“I moved here for the quiet, for the rural character, and to be able to go out my backdoor, put on my cross-country skis, and go into the woods,” she said at her home.
The steady breeze on West Mountain caught First Wind’s attention in 2010 – enough wind, it estimated, to power 15,000 homes.
The company studied the site, held meetings with residents, and designed plans to erect the 400-foot-tall turbines less than a mile from Irvine’s home. She fought back, and helped organize the group called No Brimfield Wind.
But it was profit, not protesters, that sealed First Wind’s fate in Brimfield. The company pulled the plug on the project when it discovered there wasn’t enough wind on the mountain to make it financially feasible.
“Oh yeah, we won,” Irvine said. “First Wind has not, you know, put in a project in Massachusetts. They only do big projects. They went up to Maine.”
And Irvine went on to co-found Wind Wise, a statewide organization to help others fight against land-based wind projects.
Irvine says she’s not against wind farms, that they’re great in Texas and Iowa, but not Massachusetts, which ranks 35th in potential land-based wind – most along the coastline.
“It doesn’t fit,” she said. “We’re the fifth most-densely populated state in the country. And wind turbines generate very little electricity. It takes a thousand wind turbines to equal the Pilgrim nuclear plant.”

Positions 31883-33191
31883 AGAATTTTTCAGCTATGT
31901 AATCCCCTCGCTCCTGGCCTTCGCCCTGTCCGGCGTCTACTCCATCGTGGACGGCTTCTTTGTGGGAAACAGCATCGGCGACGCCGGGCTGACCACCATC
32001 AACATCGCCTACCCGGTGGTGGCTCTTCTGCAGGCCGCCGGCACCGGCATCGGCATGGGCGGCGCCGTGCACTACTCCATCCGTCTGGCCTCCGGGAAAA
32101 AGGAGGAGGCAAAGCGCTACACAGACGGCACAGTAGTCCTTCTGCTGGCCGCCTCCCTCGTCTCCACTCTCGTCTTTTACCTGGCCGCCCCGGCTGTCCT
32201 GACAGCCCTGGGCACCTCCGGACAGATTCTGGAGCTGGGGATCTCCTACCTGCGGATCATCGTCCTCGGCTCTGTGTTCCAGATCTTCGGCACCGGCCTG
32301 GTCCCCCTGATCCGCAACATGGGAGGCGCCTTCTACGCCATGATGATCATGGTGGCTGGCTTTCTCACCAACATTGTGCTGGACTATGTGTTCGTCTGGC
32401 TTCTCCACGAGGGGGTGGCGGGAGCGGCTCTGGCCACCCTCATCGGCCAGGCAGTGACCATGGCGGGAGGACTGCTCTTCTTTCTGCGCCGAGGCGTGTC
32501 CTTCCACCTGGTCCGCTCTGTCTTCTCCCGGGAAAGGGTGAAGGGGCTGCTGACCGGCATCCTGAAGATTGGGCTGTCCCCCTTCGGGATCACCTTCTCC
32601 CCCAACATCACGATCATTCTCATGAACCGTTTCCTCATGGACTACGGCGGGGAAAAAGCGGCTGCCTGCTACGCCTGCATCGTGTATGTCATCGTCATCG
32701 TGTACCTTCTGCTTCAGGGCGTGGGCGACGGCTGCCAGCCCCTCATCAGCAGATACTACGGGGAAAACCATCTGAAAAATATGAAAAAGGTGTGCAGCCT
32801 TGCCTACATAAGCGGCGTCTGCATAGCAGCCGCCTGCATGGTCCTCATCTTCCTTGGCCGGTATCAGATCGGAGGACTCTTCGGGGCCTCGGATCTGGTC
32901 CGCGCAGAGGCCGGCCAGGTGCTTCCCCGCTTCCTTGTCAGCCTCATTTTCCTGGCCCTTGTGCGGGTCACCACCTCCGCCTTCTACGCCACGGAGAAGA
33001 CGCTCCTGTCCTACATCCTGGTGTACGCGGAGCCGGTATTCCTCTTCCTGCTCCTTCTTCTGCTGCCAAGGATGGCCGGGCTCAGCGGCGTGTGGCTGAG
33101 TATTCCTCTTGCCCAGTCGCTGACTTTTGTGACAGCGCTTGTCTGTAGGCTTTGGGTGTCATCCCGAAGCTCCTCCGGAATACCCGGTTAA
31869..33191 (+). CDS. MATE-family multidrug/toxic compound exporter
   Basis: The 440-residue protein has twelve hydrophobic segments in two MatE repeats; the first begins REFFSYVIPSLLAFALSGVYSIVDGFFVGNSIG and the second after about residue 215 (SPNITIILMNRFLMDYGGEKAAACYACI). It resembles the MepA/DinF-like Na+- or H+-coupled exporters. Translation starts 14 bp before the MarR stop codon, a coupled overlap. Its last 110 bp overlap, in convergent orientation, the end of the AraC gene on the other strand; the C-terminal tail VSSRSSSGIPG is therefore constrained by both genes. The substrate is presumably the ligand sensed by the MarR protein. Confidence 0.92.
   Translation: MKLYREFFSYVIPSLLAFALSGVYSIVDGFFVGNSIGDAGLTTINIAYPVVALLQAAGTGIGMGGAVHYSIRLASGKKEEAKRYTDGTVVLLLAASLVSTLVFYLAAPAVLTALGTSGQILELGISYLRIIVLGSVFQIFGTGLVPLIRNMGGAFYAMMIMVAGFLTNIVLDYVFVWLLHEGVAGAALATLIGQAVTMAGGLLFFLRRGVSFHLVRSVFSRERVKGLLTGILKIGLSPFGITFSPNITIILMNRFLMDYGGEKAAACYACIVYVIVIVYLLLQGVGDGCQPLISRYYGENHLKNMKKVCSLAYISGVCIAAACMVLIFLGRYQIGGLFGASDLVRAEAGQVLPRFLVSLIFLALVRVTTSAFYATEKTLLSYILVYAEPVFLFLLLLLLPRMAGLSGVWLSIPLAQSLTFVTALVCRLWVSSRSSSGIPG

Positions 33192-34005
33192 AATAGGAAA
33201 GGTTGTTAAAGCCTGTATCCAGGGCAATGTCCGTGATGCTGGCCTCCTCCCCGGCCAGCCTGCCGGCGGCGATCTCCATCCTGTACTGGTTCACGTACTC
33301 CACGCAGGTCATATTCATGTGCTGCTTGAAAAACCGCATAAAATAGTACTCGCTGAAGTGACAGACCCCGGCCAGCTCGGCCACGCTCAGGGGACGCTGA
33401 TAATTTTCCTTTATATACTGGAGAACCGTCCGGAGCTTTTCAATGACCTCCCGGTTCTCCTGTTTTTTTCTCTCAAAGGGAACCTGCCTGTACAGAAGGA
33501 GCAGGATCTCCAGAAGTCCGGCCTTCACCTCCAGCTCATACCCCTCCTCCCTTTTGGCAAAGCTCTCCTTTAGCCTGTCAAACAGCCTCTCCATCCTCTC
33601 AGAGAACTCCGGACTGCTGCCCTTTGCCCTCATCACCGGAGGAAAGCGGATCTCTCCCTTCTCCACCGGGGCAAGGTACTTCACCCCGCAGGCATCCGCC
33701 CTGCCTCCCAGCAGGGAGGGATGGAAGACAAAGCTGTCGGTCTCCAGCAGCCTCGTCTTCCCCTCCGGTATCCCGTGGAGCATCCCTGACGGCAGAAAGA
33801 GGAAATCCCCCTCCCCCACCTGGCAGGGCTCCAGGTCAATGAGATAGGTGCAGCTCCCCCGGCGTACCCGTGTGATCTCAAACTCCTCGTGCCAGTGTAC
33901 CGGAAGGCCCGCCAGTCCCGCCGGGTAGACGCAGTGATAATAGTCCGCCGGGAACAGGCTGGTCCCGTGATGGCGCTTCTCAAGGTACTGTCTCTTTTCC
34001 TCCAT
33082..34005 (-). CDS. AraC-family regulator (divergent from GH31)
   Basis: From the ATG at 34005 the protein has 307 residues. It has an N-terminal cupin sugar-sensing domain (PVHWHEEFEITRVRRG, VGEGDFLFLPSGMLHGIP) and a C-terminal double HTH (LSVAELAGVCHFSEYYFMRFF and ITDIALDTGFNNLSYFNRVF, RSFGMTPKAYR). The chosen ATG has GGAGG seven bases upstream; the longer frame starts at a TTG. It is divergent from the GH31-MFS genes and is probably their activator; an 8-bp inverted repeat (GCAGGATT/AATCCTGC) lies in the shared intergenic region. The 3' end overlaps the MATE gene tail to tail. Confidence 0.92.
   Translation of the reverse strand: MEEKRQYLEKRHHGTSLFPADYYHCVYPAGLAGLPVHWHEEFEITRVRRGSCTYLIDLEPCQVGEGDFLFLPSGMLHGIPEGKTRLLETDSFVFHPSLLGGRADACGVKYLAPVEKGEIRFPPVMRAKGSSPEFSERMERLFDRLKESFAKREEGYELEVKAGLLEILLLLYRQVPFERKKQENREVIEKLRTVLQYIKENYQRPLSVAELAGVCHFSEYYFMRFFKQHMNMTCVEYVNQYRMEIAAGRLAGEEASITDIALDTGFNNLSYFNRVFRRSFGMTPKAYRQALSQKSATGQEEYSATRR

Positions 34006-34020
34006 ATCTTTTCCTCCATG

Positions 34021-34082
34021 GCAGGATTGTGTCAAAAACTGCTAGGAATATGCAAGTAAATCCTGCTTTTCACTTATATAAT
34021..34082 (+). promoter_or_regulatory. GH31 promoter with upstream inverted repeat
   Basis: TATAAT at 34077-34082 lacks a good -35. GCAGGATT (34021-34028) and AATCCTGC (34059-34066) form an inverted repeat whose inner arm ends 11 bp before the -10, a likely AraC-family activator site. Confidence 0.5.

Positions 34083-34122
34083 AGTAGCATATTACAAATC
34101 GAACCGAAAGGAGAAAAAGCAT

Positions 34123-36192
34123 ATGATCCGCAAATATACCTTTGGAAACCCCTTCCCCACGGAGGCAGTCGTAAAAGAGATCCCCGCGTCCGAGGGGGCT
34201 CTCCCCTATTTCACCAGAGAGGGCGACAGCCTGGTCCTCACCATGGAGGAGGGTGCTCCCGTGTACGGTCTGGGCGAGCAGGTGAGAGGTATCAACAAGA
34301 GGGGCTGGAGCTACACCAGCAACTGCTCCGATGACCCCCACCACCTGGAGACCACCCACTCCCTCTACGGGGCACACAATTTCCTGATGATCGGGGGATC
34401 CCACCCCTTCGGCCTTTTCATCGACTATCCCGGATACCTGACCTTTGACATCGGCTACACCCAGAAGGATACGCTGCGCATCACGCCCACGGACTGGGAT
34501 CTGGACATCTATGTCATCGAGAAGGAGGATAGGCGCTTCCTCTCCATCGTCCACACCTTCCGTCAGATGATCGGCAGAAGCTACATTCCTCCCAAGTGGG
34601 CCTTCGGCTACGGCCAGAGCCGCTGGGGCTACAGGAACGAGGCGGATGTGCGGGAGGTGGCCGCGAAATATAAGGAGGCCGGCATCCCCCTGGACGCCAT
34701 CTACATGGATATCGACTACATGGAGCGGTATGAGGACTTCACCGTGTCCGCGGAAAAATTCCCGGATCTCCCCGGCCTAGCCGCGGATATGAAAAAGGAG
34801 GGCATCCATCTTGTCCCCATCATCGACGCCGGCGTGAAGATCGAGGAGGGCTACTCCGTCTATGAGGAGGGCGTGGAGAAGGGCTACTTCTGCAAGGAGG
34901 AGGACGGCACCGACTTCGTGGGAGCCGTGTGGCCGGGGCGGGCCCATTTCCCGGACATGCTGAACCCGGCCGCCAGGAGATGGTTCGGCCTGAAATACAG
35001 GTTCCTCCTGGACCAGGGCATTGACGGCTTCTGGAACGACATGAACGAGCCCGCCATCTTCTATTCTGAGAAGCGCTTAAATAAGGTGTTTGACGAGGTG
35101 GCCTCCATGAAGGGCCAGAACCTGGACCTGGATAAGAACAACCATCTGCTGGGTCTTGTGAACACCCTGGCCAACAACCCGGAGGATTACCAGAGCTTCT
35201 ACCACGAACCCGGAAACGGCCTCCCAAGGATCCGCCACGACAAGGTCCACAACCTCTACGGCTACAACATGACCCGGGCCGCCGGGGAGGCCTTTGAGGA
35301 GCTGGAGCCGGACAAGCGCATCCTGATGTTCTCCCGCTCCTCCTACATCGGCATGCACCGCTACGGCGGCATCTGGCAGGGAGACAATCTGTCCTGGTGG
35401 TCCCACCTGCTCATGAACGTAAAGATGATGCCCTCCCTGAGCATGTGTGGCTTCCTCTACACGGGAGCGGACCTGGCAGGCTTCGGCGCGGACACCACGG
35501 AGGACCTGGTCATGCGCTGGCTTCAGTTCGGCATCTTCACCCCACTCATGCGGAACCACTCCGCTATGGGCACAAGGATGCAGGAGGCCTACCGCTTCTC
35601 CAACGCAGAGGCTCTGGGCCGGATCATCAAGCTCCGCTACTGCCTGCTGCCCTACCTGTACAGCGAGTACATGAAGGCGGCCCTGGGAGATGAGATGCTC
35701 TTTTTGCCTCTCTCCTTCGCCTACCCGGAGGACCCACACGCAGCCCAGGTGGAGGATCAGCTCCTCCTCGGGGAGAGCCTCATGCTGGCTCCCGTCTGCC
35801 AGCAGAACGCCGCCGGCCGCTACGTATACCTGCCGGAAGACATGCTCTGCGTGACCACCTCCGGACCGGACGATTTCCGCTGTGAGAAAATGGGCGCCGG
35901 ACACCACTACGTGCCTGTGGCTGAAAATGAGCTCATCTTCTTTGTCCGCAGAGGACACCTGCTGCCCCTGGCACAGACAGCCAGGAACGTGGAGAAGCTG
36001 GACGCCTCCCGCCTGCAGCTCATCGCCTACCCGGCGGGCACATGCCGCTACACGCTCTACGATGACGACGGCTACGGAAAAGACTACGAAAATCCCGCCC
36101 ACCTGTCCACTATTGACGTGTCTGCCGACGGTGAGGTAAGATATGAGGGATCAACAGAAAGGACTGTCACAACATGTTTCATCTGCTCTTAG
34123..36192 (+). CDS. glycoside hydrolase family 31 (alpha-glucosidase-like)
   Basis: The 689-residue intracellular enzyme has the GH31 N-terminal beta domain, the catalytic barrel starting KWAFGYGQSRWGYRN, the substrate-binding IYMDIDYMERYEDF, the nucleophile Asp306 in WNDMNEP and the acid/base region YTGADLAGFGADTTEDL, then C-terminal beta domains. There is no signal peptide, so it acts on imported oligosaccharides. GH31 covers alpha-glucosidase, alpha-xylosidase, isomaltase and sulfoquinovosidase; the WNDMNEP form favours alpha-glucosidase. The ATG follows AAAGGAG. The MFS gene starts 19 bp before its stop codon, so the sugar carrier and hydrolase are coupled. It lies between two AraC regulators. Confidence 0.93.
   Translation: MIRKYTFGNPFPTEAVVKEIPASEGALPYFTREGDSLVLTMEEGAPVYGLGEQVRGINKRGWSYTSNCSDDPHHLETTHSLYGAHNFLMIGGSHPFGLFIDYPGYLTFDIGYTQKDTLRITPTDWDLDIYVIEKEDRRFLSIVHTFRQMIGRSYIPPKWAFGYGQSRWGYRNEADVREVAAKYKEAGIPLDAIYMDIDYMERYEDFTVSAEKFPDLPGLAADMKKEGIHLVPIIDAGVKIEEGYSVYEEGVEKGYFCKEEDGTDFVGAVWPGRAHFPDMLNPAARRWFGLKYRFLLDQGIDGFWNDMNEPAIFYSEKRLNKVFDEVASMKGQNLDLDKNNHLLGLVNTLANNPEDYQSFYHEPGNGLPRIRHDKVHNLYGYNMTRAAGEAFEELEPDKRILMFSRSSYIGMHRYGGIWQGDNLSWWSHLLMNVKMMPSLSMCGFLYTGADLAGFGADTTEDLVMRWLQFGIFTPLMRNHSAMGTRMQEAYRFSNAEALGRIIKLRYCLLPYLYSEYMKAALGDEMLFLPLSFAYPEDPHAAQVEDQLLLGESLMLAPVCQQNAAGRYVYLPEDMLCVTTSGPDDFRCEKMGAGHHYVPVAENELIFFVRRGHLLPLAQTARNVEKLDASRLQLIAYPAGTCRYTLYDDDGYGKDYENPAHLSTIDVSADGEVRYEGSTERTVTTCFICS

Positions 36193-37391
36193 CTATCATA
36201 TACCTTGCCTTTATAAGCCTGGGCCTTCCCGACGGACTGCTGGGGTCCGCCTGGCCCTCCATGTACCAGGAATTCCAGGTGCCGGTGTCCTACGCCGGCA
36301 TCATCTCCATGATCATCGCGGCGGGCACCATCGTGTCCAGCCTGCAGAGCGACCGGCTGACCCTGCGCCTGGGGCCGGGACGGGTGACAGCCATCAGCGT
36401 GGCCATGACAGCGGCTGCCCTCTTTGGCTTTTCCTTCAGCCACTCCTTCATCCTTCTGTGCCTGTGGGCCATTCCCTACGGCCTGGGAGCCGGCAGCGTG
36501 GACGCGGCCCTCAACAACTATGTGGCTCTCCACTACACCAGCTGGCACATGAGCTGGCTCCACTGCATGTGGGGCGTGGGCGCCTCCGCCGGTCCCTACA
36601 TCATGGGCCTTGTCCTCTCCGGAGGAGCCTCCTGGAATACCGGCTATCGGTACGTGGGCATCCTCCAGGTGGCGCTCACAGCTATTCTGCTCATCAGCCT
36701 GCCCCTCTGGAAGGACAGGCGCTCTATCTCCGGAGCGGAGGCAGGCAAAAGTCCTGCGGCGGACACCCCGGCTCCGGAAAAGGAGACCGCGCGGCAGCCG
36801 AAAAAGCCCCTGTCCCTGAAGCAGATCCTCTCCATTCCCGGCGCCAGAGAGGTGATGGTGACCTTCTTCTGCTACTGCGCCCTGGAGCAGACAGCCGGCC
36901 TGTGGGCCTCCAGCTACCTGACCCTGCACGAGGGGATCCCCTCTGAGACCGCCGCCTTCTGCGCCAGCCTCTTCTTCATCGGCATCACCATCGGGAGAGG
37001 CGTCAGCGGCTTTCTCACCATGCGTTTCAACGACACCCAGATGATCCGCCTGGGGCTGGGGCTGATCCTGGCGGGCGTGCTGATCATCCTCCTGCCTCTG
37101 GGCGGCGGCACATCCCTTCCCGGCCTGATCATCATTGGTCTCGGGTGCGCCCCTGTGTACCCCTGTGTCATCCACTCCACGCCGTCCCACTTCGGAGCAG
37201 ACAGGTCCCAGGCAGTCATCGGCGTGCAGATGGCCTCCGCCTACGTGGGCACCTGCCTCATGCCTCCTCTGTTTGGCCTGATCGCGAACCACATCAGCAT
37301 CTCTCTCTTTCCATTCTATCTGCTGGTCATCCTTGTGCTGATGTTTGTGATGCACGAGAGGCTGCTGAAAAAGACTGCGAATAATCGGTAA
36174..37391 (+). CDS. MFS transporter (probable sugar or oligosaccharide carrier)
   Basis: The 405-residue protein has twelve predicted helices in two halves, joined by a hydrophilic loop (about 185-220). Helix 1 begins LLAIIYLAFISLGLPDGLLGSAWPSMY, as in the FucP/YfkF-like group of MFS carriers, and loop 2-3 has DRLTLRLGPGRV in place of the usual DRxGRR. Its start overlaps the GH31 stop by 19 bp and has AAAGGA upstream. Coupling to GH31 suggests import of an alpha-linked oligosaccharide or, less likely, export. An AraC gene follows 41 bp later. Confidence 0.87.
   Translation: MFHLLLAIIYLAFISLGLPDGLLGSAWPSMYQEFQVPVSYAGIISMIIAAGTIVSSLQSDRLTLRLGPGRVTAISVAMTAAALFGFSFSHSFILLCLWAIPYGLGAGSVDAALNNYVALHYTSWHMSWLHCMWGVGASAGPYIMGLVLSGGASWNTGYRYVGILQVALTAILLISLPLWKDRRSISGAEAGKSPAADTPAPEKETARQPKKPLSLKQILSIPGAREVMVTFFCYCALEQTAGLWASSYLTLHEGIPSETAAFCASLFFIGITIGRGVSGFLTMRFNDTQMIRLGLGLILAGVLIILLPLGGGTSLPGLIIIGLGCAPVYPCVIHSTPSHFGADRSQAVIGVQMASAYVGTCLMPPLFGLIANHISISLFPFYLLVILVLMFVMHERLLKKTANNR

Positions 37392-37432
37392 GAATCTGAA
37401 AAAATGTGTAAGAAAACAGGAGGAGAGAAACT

There are 44 wind projects currently operating in Massachusetts. They generate less than 0.6 percent of the state’s electricity needs and just a fifth of the terrestrial wind energy goal set by Patrick. By Irvine’s calculations, there are 49 wind projects that never got off the ground; she calls them dead wind. And 13 projects are in limbo, or still in the permitting process.
Irvine says today, there are more dead wind projects than operating ones in Massachusetts.
“You just don’t get that much bang for your buck with wind turbines,” she said.
Catherine Finneran disagrees with that. She’s a senior director with the Massachusetts Clean Energy Center, which oversees the state wind industry and site studies.
“The fact that we have so many projects that are up and running successfully lends to the fact that we have the resources and the technology is viable here,” she said.
But Finneran offers no guarantee the governor’s 2020 goal for wind energy will be met.
“We do have projects in the pipeline,” she said. “Whether or not those will move forward and how many and what capacity that will be is really an unknown, so I think it’s hard to say at this point whether we’ll meet that.”
Today’s wind turbines are not your quaint, Dutch picture postcard models. They’re high-tech, complex industrial machines, with thousands of parts, weighing hundreds of tons, costing millions of dollars. A lot can go wrong.
Finneran acknowledges the many challenges of the emerging wind industry.
“There are going to be hiccups,” she said. “So these small number of projects have encountered things like compliance issues, larger real estate development financing concerns, some technical issues, so it’s really all over the board and not one single issue.”